CORPORATE earnings are expected to remain subdued this financial year as consumer spending remains low, analysts say.
The economy continues to be hamstrung by muted local production, an illiquid market and weak consumer spending. Local brokerage IH Securities believes there will be “sustained pressure on consumer demand and continued liquidity constraints in 2015”.
“As a result we anticipate corporate earnings to remain weak going forward particularly in H1 (first half). We expect the run rates to remain under significant pressure this year, notwithstanding the base effect from poor FY14 (2014) earnings that may translate to relatively lower declines,” said IH Securities.Government projects economic growth of 3,2 percent this year.
Performance of consumer-facing companies such as Delta Corporation and OK Zimbabwe reflects the continued squeeze on disposable incomes. Last year, market movers Delta, Econet, Seedco and OK Zimbabwe reported a retreat in both revenues and profits.
Listed hospitality companies Meikles and RTG were similarly affected, including MedTech (pharmaceuticals), starafricacorporation (food), Pioneer (transport), Pelhams (furniture) and Zeco (engineering).
However, diversified conglomerate Innscor Africa, which has spread its risk by investing in other African countries, became the first Zimbabwean company to generate more than US$1 billion in revenue.
The group’s African operations are forecast to contribute 50 percent in the period between 2015 and 2018.
Falling global prices of commodities such as oil, though affecting some of the local economy’s sub-sectors, are expected to provide a platform for growth. Market watchers say the local indigenisation and empowerment policy needs to be clarified in order to add oomph to local financial markets.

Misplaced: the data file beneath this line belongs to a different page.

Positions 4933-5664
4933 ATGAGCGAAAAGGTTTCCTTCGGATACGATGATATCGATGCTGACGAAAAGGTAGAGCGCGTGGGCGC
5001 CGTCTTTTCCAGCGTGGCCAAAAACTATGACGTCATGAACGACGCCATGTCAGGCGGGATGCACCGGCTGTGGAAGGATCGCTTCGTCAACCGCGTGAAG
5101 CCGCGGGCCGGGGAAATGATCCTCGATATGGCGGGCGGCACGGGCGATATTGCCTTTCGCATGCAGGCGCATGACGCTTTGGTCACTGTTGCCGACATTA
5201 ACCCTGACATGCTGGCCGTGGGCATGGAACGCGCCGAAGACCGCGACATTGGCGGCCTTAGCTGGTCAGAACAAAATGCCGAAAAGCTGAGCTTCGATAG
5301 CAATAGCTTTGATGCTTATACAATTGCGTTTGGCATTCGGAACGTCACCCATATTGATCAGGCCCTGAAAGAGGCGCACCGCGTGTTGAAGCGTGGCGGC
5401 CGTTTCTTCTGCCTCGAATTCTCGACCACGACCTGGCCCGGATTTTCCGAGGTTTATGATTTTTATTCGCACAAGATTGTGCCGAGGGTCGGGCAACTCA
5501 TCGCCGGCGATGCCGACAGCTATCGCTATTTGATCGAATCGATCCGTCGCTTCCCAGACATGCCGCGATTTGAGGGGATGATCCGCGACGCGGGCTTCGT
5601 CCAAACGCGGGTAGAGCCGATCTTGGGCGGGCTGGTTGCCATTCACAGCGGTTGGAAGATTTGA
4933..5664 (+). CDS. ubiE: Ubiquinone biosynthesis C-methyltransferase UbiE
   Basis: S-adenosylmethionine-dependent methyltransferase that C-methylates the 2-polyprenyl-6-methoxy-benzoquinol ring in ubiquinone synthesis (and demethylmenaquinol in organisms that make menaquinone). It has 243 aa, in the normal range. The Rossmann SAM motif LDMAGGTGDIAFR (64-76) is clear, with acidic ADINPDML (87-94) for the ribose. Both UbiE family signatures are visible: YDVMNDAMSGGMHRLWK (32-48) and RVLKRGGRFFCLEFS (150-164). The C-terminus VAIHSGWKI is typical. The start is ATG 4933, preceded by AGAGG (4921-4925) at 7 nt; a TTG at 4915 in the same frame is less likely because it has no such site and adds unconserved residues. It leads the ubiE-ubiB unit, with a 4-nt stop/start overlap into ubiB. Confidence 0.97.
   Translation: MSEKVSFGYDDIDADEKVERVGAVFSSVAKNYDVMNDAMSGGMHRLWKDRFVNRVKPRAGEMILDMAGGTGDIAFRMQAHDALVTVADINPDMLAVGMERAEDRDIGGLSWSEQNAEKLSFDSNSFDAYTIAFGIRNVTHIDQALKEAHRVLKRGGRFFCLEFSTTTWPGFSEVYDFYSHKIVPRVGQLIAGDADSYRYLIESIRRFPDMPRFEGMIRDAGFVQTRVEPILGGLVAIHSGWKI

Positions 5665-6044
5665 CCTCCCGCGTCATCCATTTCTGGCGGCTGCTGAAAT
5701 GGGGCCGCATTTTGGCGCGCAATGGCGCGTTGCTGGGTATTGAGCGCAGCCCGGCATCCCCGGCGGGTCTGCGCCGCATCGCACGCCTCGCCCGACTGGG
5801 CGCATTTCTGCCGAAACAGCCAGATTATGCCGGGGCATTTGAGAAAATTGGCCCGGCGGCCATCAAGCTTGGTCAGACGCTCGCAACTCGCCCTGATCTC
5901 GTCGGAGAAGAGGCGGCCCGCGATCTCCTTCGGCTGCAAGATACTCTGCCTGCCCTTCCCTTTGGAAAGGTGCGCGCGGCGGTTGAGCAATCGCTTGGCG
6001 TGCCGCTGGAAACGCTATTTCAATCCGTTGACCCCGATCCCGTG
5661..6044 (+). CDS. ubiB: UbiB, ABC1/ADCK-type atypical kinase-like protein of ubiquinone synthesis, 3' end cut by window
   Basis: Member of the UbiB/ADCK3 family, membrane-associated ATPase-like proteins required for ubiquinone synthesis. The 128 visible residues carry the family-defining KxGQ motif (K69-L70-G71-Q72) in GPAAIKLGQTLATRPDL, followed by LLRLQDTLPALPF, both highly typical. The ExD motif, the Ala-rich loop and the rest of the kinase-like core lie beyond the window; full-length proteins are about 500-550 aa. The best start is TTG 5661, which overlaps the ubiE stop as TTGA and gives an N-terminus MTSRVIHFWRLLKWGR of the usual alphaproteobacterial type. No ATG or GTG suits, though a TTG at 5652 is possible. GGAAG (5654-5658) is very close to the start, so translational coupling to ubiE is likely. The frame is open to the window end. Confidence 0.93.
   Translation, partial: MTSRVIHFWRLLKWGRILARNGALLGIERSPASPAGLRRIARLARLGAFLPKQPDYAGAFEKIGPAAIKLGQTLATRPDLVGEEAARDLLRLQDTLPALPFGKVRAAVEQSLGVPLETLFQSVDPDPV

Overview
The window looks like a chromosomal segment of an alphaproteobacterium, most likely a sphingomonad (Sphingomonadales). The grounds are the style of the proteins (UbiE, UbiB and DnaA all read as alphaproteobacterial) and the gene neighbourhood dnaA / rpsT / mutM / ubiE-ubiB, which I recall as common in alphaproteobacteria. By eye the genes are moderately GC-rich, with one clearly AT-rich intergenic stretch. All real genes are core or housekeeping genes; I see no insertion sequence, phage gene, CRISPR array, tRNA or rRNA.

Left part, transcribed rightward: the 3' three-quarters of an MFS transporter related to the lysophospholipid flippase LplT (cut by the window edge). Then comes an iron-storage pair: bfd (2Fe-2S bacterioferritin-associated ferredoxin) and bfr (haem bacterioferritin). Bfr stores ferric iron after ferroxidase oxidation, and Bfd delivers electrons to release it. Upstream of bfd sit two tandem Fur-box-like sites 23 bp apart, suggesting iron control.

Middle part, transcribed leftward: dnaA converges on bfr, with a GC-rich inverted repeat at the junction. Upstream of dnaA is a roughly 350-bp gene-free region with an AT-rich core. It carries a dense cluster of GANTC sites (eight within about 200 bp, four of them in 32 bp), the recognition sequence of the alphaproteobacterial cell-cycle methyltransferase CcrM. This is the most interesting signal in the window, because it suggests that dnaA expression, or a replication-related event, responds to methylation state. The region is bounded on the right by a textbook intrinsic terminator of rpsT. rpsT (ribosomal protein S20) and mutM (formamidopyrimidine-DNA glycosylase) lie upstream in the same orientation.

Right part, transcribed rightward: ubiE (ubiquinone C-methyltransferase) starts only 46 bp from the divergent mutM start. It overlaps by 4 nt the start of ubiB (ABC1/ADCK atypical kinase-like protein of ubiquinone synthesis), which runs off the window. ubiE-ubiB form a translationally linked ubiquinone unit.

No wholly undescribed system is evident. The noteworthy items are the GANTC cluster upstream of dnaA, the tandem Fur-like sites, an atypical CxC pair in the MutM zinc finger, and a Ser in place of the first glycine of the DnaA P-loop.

“With the (Zanu-PF) elective congress of December now behind us and the President having finalised the structure of the Presidium and Politburo, some element of stability may begin to pervade the party, allowing succession politics to take a backseat to the economy,” added IH Securities.
Stockbrokers MMC Capital also recently noted that a declining revenue base was likely to have negative effects going forward.
In January, the Zimbabwe Stock Exchange’s industrial index climbed 1,3 percent. Turnover, however, fell 44,2 percent as foreign participation remains muted. The mining index also slumped 18,9 percent in the period on loses in Bindura Nickel Corporation. Truworths, ZPI and ZB Financial Holdings rose 60 percent, 57 percent and 38,9 percent in that order. Radar, Masimba and MedTech fell 42 percent, 34 percent and 33 percent respectively. African Sun closed the month 16,6 percent weaker.
Market watchers contend that current economic environment will continue mounting pressure on the local bourse. “Persisting liquidity constraints coupled with low industry capacity utilisation, low aggregate demand, shrinking tax base and company closures will remain as the major impediments.
“Potential investors will likely maintain their wait-and-see stance on Zimbabwe in the short to medium term, waiting for clarity on key investor-friendly related policies such as the indigenisation policy,” added MMC Capital.
However, the brokerage firm believes that bargain hunters are likely to benefit from the discounted prices on the ZSE. Company closures and declining industrial production is limiting the ability of local pension funds, which are one of the biggest institutional investors on the ZSE, to invest in stocks. In the first six months of 2014, nearly 2 500 people were thrown out of formal employment as more Zimbabwean companies continued to crumble under the weight of tight liquidity and weak consumer spend.
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